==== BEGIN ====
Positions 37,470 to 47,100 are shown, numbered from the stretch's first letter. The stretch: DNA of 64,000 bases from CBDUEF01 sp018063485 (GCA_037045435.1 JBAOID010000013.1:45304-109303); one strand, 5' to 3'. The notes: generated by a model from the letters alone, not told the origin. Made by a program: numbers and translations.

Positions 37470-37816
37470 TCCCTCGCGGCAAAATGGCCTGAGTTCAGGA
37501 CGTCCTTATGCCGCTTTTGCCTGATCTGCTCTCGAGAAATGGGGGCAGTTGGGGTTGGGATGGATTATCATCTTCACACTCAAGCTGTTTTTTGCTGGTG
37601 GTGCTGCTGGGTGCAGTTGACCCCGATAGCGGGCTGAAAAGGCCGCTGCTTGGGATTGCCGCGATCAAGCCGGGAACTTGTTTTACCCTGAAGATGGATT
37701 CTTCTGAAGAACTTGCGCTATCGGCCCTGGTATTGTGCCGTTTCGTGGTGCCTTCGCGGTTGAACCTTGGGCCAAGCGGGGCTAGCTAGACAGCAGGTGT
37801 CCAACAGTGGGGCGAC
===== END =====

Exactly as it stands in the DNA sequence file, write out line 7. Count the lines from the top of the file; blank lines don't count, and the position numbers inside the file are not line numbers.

37801 CCAACAGTGGGGCGAC